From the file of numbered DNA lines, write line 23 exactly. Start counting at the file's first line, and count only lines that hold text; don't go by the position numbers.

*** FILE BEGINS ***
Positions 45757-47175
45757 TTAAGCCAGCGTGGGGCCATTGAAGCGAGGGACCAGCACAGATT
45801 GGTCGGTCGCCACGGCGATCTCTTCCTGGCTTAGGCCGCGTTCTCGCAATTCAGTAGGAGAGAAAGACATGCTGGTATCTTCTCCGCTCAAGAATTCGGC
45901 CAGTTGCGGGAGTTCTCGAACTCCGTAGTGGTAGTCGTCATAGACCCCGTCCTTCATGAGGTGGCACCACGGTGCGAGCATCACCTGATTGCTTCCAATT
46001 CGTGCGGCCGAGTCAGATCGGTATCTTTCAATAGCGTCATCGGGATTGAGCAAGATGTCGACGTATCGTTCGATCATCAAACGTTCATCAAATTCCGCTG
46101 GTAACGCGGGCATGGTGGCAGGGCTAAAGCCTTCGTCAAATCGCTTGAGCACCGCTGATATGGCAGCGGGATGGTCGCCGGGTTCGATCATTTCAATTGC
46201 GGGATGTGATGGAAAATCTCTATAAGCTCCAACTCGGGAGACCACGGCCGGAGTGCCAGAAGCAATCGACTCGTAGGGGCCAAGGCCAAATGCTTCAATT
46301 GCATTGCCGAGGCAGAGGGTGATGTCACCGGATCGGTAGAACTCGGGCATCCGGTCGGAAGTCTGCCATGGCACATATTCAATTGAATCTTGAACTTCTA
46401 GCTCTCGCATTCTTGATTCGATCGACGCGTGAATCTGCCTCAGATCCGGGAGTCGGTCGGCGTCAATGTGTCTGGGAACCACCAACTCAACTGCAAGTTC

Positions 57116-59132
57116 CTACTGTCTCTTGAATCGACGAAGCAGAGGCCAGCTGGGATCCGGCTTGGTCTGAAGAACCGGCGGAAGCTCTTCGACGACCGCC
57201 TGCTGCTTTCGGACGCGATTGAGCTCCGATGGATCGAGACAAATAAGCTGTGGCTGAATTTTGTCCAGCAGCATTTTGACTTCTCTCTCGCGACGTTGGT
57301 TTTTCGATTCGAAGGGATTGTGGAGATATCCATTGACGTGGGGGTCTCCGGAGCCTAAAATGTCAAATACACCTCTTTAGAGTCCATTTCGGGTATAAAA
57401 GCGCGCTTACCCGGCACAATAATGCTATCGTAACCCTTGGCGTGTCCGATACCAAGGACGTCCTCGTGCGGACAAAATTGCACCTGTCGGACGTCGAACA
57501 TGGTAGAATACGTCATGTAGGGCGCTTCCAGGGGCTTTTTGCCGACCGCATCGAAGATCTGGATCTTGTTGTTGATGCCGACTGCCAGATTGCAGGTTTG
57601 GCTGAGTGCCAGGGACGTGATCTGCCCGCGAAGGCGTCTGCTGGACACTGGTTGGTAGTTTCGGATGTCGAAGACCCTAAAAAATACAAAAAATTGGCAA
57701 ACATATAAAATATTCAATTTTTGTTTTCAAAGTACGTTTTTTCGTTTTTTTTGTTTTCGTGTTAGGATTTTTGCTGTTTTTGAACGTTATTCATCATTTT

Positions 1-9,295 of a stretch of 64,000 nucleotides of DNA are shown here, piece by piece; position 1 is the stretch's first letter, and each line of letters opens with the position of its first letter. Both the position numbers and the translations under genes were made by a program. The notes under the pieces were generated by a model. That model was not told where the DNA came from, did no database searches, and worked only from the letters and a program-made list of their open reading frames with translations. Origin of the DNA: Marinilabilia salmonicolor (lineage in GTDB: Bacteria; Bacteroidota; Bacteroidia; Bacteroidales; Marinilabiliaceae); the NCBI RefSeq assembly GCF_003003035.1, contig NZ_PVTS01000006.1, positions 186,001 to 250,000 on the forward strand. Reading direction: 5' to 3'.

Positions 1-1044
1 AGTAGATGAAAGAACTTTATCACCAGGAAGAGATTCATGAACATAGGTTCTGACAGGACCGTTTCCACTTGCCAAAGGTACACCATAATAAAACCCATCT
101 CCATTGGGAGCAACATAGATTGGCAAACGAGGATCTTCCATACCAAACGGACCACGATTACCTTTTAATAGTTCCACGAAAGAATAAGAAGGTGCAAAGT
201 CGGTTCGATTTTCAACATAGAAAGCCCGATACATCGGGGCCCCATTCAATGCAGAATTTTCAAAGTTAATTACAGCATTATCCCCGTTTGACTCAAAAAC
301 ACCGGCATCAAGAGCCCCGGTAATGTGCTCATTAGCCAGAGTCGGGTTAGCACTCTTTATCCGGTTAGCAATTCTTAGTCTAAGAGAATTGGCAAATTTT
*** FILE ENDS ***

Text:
301 ACCGGCATCAAGAGCCCCGGTAATGTGCTCATTAGCCAGAGTCGGGTTAGCACTCTTTATCCGGTTAGCAATTCTTAGTCTAAGAGAATTGGCAAATTTT